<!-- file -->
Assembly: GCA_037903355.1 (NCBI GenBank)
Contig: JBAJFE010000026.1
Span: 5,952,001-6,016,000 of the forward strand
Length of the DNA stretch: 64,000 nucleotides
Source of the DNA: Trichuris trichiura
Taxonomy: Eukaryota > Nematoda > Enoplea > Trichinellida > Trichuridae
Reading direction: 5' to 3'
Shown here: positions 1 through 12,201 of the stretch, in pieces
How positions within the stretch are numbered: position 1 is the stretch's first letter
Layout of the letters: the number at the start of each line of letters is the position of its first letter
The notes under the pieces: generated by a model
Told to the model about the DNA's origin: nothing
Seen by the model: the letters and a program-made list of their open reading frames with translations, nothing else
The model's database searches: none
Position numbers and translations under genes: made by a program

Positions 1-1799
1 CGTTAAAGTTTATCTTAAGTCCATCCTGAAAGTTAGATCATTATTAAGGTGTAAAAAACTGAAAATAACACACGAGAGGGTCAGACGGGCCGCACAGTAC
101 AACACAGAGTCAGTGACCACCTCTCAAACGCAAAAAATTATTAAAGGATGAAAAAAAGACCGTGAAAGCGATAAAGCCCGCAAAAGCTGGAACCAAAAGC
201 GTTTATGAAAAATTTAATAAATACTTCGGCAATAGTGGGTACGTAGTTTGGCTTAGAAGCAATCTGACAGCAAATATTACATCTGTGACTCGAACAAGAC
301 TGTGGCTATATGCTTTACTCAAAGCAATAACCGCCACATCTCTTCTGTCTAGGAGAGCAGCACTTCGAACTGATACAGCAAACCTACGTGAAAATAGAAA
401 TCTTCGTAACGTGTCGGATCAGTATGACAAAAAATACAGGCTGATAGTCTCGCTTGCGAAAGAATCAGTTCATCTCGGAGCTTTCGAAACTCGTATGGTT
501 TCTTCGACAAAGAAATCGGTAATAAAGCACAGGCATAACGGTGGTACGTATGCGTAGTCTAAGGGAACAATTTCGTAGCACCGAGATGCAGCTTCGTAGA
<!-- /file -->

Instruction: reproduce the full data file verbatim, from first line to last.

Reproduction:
Assembly: GCA_037903355.1 (NCBI GenBank)
Contig: JBAJFE010000026.1
Span: 5,952,001-6,016,000 of the forward strand
Length of the DNA stretch: 64,000 nucleotides
Source of the DNA: Trichuris trichiura
Taxonomy: Eukaryota > Nematoda > Enoplea > Trichinellida > Trichuridae
Reading direction: 5' to 3'
Shown here: positions 1 through 12,201 of the stretch, in pieces
How positions within the stretch are numbered: position 1 is the stretch's first letter
Layout of the letters: the number at the start of each line of letters is the position of its first letter
The notes under the pieces: generated by a model
Told to the model about the DNA's origin: nothing
Seen by the model: the letters and a program-made list of their open reading frames with translations, nothing else
The model's database searches: none
Position numbers and translations under genes: made by a program

Positions 1-1799
1 CGTTAAAGTTTATCTTAAGTCCATCCTGAAAGTTAGATCATTATTAAGGTGTAAAAAACTGAAAATAACACACGAGAGGGTCAGACGGGCCGCACAGTAC
101 AACACAGAGTCAGTGACCACCTCTCAAACGCAAAAAATTATTAAAGGATGAAAAAAAGACCGTGAAAGCGATAAAGCCCGCAAAAGCTGGAACCAAAAGC
201 GTTTATGAAAAATTTAATAAATACTTCGGCAATAGTGGGTACGTAGTTTGGCTTAGAAGCAATCTGACAGCAAATATTACATCTGTGACTCGAACAAGAC
301 TGTGGCTATATGCTTTACTCAAAGCAATAACCGCCACATCTCTTCTGTCTAGGAGAGCAGCACTTCGAACTGATACAGCAAACCTACGTGAAAATAGAAA
401 TCTTCGTAACGTGTCGGATCAGTATGACAAAAAATACAGGCTGATAGTCTCGCTTGCGAAAGAATCAGTTCATCTCGGAGCTTTCGAAACTCGTATGGTT
501 TCTTCGACAAAGAAATCGGTAATAAAGCACAGGCATAACGGTGGTACGTATGCGTAGTCTAAGGGAACAATTTCGTAGCACCGAGATGCAGCTTCGTAGA